I belive that in a society where it's encouraged and or expected that you act on self-interest we'll get a society whith a lack of empathy.

  • You know thats the basis of Smith's other work, the Theory Of Moral Sentiments; that there must be clear moral boundaries to our actions within society as otherwise we can never acheive our potential. The theme of TMS is that sympathy should guide our actions as only by placing ourselves in the eyes of the rest of the world can we see the consequences of our action.

    And with the above quote it must be pointed aout that 'Self Love' at that time wasnt the same as 'Self Interest' now. Smithian self love, in fact, included the above use of sympathy to show we can only really be happy when we consider the lives of others. Similarly self love is the path towards social benefit as self-love motivated action places economic agents within a social context.

    Don't be fooled into thinking Smith is the evil hedonist that neoliberals make him out to be. Theres more to him than that.


  • I know that.. Neoliberals use this as an argument though. First they point to Smiths writings about the invisivble hand and then they hold up "The Theory of Moral Sentiment" and say: "Look we're not evil".

    An exampel would be the book on microeconomy I've read for my economics class where the writer does just that. First he quotes "Wealth of Nations" and shortly after "The Theory of Moral Sentiment".

  • Well, no matter how much you attempt an honest philosphy of the world nothing stops some utter bastard coming across, taking three quotes out of a thousand page book and using it as a political weapon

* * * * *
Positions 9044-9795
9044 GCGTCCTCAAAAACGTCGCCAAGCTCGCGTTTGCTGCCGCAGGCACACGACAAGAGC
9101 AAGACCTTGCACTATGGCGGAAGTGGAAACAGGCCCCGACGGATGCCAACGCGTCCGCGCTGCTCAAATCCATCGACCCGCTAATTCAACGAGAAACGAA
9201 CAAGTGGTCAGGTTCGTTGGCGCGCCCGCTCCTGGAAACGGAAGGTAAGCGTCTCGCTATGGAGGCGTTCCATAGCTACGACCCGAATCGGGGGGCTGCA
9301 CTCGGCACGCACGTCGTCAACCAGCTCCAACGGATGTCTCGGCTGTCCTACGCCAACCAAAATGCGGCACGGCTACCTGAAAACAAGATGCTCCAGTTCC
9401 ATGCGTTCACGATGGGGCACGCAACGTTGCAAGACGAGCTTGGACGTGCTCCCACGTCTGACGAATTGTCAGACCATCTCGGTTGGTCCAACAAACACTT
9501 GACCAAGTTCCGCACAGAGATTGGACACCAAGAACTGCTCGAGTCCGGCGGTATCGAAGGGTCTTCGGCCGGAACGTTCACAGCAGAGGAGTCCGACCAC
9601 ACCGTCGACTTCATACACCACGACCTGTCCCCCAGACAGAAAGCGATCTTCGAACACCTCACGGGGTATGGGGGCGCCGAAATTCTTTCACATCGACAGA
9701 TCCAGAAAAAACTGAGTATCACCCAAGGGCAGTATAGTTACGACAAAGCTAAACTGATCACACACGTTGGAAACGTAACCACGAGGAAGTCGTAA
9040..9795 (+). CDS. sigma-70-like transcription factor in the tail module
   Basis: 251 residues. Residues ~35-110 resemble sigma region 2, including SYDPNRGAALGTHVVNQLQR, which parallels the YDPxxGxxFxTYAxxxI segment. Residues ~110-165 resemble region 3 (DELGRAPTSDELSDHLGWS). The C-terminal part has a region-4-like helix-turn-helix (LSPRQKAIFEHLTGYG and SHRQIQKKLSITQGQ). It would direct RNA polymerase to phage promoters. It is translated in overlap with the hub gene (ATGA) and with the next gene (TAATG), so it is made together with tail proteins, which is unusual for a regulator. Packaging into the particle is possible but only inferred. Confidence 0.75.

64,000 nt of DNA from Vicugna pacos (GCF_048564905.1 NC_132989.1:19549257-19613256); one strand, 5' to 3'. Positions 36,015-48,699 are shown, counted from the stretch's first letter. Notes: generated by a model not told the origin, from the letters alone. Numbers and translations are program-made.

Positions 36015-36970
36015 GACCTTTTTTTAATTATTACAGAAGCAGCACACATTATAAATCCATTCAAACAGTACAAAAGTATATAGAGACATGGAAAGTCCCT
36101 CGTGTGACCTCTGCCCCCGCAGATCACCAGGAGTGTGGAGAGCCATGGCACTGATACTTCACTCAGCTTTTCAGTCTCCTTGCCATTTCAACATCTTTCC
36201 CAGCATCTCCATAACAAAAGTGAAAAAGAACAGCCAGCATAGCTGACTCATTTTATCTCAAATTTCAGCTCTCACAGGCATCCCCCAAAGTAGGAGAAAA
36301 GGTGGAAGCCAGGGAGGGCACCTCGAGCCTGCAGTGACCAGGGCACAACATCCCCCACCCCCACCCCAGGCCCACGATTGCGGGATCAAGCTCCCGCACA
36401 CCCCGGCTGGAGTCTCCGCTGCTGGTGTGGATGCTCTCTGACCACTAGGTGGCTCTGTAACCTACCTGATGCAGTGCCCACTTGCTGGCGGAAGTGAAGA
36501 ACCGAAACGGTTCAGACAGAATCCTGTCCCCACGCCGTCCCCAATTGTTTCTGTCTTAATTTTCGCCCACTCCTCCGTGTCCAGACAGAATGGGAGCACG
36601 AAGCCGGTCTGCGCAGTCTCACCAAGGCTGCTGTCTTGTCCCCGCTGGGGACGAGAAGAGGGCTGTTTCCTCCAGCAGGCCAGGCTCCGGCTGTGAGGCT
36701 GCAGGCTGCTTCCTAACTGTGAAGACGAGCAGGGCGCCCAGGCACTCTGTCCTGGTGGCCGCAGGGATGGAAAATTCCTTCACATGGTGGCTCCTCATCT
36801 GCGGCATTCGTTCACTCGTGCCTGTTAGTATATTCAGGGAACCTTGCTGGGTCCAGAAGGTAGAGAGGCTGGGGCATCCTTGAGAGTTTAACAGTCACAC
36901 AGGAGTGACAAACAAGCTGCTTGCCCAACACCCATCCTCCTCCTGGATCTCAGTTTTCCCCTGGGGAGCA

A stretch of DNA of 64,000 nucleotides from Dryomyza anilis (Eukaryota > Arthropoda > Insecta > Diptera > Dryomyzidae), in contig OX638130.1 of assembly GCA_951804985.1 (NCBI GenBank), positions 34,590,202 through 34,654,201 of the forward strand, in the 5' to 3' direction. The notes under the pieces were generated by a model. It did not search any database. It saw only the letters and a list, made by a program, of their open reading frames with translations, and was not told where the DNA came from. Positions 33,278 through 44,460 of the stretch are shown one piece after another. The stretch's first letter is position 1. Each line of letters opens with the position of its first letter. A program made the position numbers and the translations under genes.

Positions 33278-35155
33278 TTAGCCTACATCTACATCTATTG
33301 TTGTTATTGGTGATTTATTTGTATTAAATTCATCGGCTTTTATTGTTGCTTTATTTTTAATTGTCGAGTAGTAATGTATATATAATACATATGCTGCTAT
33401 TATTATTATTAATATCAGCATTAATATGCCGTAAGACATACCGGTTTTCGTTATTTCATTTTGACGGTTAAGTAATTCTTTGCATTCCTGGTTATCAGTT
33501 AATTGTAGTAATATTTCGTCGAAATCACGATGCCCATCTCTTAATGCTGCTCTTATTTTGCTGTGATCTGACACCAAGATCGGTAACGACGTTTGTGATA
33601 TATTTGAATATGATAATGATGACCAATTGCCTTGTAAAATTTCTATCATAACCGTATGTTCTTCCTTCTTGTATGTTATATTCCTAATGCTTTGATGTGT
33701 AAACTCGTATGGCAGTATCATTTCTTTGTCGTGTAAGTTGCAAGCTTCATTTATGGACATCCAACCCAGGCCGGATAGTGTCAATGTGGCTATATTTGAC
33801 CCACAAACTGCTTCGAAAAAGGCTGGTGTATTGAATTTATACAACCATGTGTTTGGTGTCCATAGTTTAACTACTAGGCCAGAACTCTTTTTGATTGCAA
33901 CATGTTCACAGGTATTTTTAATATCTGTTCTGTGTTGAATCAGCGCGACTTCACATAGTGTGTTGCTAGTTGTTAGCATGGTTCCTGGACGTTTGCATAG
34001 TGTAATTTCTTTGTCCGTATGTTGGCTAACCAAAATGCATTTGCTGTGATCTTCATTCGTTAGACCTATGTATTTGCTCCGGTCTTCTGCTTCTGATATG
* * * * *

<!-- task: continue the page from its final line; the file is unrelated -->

• Is self interest the only motivating action of the world? If it isn't then what is, and how can a better world be built if human action is driven by something else?It certainly isn't for me. I'm a vegan and the choice to become so wasn't out of selfish reasons. I think people can be motivated by altruism and a sense of duty, having experienced both myself. However, there seems to be a lack of people with sense for either as of late.

  • Would you consider your actions entirely individual then, in the sense that it was mostly something internal to you, or a product of looking at the rest of society and deciding that you had to do something different to everyone else about your diet?


  • I didn't do it just to stand out and be a non conformist it that's what you mean.
    1. It's ecologically better
    2. It's morally better
    3. It's economically better
    4. It's healthier for me

    1 & 2 tie for first place in terms of importance.
    To be honest, now that I think about it, my initial decision to become a vegan wasn't very solidly backed up by any reasons whatsoever, it just happened. However my continued existance as a vegan is supported by the conclusion that it is better for everyone involved.

    I would like to argue that altruistic values in people are somewhat derived from the values of their parents, however my own parents are very self centred and still eat meat, so I can't really cite myself as an example of this.
    I do think that the way people are raised influences the way they think. Altruism is discouraged in this society, the constant bombardment of the media on us encourages us to buy buy buy and spend spend spend.

  • Rejecting normality and doing it just to look cool is a part of the social aspect, which I would call emulation, but then altruisms also social cos your doing it for the rest of society.

    If you widen out your altruism to other people who you respected while you were growing up then you possibly might find someone else, outside your immediate family who influenced you

    Its odd you say that you had not obvious reason to go vegan in the beginning, as it was the same for me both when i gave up alcohol and then meat. The difference being the alcohol one stuck but the vegetarianism one didnt


  • shame that :P

  • I can live with it. Individualist, see?